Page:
The Deep Stuff of Legends
Art Business

The Deep Stuff of Legends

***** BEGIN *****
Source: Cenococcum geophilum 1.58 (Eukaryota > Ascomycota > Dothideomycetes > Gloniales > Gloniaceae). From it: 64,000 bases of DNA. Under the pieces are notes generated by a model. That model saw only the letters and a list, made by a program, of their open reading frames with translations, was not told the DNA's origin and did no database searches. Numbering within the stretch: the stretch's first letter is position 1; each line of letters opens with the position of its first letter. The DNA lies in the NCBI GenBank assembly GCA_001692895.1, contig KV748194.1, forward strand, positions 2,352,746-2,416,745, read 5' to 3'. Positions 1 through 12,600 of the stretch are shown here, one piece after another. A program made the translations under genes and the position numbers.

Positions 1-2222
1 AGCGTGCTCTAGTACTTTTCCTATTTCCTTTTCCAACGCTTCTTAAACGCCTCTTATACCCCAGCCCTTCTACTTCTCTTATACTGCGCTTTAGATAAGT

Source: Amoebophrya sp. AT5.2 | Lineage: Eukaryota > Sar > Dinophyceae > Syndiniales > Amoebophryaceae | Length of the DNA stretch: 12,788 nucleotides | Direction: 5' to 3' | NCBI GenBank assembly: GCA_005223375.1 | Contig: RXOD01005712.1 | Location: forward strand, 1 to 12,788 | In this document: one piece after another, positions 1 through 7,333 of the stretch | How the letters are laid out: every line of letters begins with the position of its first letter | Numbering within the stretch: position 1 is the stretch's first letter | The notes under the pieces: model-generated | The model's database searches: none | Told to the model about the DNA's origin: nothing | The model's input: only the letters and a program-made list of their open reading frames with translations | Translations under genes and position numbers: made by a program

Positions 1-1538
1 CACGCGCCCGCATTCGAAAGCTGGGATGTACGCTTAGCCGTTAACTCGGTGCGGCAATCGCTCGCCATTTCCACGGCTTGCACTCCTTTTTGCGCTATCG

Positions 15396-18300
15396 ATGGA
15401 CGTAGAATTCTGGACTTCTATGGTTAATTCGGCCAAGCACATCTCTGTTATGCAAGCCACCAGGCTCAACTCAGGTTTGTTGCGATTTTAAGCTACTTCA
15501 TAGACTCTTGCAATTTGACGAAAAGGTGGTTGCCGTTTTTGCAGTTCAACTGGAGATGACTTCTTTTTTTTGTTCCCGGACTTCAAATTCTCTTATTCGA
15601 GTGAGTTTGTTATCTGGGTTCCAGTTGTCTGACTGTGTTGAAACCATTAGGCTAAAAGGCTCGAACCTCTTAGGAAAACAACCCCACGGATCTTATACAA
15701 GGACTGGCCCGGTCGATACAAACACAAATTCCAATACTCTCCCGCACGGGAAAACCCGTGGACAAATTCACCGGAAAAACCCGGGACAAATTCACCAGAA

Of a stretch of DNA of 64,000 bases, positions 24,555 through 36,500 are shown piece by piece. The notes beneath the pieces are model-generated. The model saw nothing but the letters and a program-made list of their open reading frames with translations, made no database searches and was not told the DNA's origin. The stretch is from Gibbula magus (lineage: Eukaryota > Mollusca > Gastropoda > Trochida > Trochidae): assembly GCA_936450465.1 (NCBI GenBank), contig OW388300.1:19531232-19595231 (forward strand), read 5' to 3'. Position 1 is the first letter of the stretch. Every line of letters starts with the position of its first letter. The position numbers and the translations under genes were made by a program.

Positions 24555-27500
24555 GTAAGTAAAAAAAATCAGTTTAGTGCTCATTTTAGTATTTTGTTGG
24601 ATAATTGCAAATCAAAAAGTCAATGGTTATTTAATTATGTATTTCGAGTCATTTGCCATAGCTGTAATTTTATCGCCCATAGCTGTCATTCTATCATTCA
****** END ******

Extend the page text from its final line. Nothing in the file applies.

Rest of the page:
Thirty years ago—in November 1988—the novel as an art-form sputtered out and died. And a man named Neil Gaiman killed it. None of that is true, of course. At least, none of it is true in the sense of being the actual particulars, the genuine facts on the ground. Novels didn’t cease to be written. Novelists didn’t forget that book-length fiction was one of the central devices by which modern times tried to explain itself to itself. Publishers didn’t fold up their businesses and steal away into the night. There’s a lot of ruin in an art-form, and the novel, with its sneer of cold command , yet gazes out on the world of art it claims to dominate. Still, at the end of 1988, a 28-year-old Englishman published a comic-book series called The Sandman , and it meant something—something about the fading conviction that traditional fiction was the highest path, the greatest art. Even the most powerful cultural commitments to an art-form can change, of course. In the Poetics , Aristotle named epic poetry as the summit of the artistic impulse, and as late as Dante in the 14th century, with the Renaissance revival of classical learning, this […]

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